Postage £0.00


On the authority of a wise Israeli, overdrive can kill. He made this contention publicly 3,500 years ago. His name was Jacob. After a memorable reunion with his brother Esau, wise Jacob declined an invitation to accompany Esau on their return journey. He used the tender age of his children, and the young among his flocks and herds, as the reason. If he were to overdrive for one day, all the flocks would die, was Jacob's shrewd observation (Gen. 33:13). This is the only time the word overdrive appears in Scripture. It is derived from the Hebrew daw-fak, which means to press severely. An automotive technical adviser describes overdrive in these words: "An extra gear in or attached to, the transmission that can he engaged at higher vehicle speeds..."

Higher speed! Are we not travelling fast enough already in vehicles, in emotions, in thought, in attempted accomplishments, in life generally? Does not our present way of life manifest increased stress to our minds, bodies, nervous systems, resulting in abnormal physical symptoms? Are we paying a high price spiritually and physically because our lives are in such high gear? Incidentally, there is nothing new in Christians being in "high gear". We can recall how the Lord had to encourage His disciples to

come apart into a quiet place because "they had no leisure so much as to eat" (Mark 6:31). Stress, tension were evidently manifesting themselves.

Overdrive can kill! Jacob confirms this. "All the flocks will die", he said. This expected outcome did not exclude his concern for his children. His wisdom is worthy of imitation. Are we in danger today of jeopardizing our personal and family lives by maintaining a hectic pace that is abnormal? If so, what is the Christian's altern~tive? The adoption, we suggest, of the divine principles set out in Psalm 23. A simplistic solution is not being advocated because we acknowledge the reality of what prevails in the world. But we have an all-loving Father who is gracious and kind, and who has only the best intentions for His family.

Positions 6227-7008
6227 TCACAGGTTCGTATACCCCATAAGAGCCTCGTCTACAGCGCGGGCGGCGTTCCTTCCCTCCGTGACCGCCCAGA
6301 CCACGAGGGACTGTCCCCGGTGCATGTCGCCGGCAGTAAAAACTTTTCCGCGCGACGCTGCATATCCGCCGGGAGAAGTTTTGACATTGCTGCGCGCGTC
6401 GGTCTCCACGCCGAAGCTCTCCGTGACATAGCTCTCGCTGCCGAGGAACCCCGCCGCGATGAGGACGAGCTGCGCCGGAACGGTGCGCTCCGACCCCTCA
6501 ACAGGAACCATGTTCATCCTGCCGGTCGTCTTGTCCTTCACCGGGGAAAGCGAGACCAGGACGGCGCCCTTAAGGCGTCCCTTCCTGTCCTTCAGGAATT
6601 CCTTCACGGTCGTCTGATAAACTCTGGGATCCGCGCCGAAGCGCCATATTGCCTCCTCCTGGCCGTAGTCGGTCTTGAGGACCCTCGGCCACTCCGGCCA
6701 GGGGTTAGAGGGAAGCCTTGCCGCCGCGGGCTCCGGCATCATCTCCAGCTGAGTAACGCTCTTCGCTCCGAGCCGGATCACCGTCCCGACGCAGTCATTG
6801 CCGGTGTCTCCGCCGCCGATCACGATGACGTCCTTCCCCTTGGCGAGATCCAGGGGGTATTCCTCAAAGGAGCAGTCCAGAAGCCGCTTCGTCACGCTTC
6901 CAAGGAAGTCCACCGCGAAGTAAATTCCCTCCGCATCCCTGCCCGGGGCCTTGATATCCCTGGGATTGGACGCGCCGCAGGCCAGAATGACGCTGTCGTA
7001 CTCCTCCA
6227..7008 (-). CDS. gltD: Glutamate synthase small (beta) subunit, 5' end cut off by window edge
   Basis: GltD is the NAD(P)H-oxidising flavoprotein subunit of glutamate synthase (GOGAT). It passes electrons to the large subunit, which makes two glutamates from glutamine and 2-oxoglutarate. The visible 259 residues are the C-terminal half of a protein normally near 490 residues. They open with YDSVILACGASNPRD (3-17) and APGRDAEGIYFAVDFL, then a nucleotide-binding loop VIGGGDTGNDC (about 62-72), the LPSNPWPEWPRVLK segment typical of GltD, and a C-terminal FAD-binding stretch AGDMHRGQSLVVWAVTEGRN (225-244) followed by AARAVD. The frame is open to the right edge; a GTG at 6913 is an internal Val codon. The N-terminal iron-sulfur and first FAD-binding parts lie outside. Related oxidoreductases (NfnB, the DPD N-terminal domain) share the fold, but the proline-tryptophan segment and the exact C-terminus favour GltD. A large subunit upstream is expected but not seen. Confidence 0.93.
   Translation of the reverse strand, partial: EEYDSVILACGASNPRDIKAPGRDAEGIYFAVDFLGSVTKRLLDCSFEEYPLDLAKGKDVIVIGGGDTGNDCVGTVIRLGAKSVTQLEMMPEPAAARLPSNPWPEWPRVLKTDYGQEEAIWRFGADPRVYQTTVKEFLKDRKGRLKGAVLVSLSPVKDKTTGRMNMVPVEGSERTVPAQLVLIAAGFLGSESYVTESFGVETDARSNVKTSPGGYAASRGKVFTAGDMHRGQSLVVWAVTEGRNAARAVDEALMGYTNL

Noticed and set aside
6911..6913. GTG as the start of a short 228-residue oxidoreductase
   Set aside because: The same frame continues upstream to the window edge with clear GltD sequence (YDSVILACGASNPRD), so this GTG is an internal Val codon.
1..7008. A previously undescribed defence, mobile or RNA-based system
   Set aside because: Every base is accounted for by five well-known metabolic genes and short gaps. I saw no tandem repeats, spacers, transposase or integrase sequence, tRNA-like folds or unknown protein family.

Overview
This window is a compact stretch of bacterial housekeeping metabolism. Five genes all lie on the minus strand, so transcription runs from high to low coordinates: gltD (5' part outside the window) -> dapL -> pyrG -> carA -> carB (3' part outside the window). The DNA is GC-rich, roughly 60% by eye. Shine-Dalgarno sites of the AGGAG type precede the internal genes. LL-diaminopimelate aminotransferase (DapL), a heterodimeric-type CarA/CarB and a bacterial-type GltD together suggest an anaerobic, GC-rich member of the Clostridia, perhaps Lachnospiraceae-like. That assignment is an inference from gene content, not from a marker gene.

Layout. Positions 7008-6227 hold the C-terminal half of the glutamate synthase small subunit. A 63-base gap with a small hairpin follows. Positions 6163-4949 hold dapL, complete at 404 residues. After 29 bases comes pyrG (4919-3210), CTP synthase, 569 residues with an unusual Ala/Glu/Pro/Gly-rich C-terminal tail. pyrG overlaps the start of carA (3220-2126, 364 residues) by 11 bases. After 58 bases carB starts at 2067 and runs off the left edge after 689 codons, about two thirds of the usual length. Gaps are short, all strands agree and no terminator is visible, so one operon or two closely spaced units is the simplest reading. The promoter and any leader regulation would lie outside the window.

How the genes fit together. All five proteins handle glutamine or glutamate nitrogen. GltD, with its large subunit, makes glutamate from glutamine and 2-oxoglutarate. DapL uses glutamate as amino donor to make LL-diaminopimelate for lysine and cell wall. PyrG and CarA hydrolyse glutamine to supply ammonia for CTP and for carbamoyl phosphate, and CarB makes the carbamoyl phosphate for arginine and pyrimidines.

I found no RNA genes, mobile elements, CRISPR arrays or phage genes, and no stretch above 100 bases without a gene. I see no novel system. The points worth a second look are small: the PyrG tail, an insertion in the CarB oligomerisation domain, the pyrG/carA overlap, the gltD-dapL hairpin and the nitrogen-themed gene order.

Knowing the psalm and knowing the Shepherd are so important for us today because of the demands made on our time, our nervous system, and our health generally. Is not the control in our hands to change from overdrive to normal before an accident happens to our spiritual lives? David, who knew about life's stresses - read again of his cries of desperafion in the cave, as an example (Ps. 142) - is the one who invites us into the peacefulness of the pastoral experience of his shepherd psalm. We need to come back to it to

absorb its tranquillity of green pastures and still waters. The actual lying down and the experience of true rest, need to be enjoyed by us spiritually. If not, we may have to experience the meaning of the words "He mnketh me". David, like ourselves, may have resisted at times the green pastures, and their value as a quiet resting place; and the still waters of reflection, which are so necessary for the renewing of our minds and devotions. Yet, it is by these means that our souls can be restored, our minds refreshed, our hearts strengthened, and our emotions stabilized.

David starts our journey of meditafion by establishing our relations with the Lord as the Shepherd who knows what is best for us. He satisfies all our wants, provides the quiet places of relaxation and contentment. What blessings these are as they restore our souls. As our Guide and Companion He leads quiefly along paths of right-

eousness, through all the fearful, challenging experiences life holds, assuring us on the way of His neamess and help. Our communion with Him is real and comforting, and He feeds us on the way with the strengthening sustenance of His assuring words and promises. These help us to overcome whatever opposition may arise as a threat to us. To overcome weariness He refreshes us with Holy Spirit power through the cool refreshment of His Word. He reinforces our resolve as His disciples, with His mercy and goodness every day, enabling us to live, serve, worship, and rejoice in God's spiritual house. What a wonderful provision this is for us to enjoy in quietude and peace. Here is a blessing the world cannot match. No overdrive, only love, joy, peace, patience, kindness, goodness, faithfulness, gentleness, and self control (Gal. 5:22,23 NIV).

Let no corrupt speech proceed out of your mouth, but such as is good for edifying ~ph. 4:29).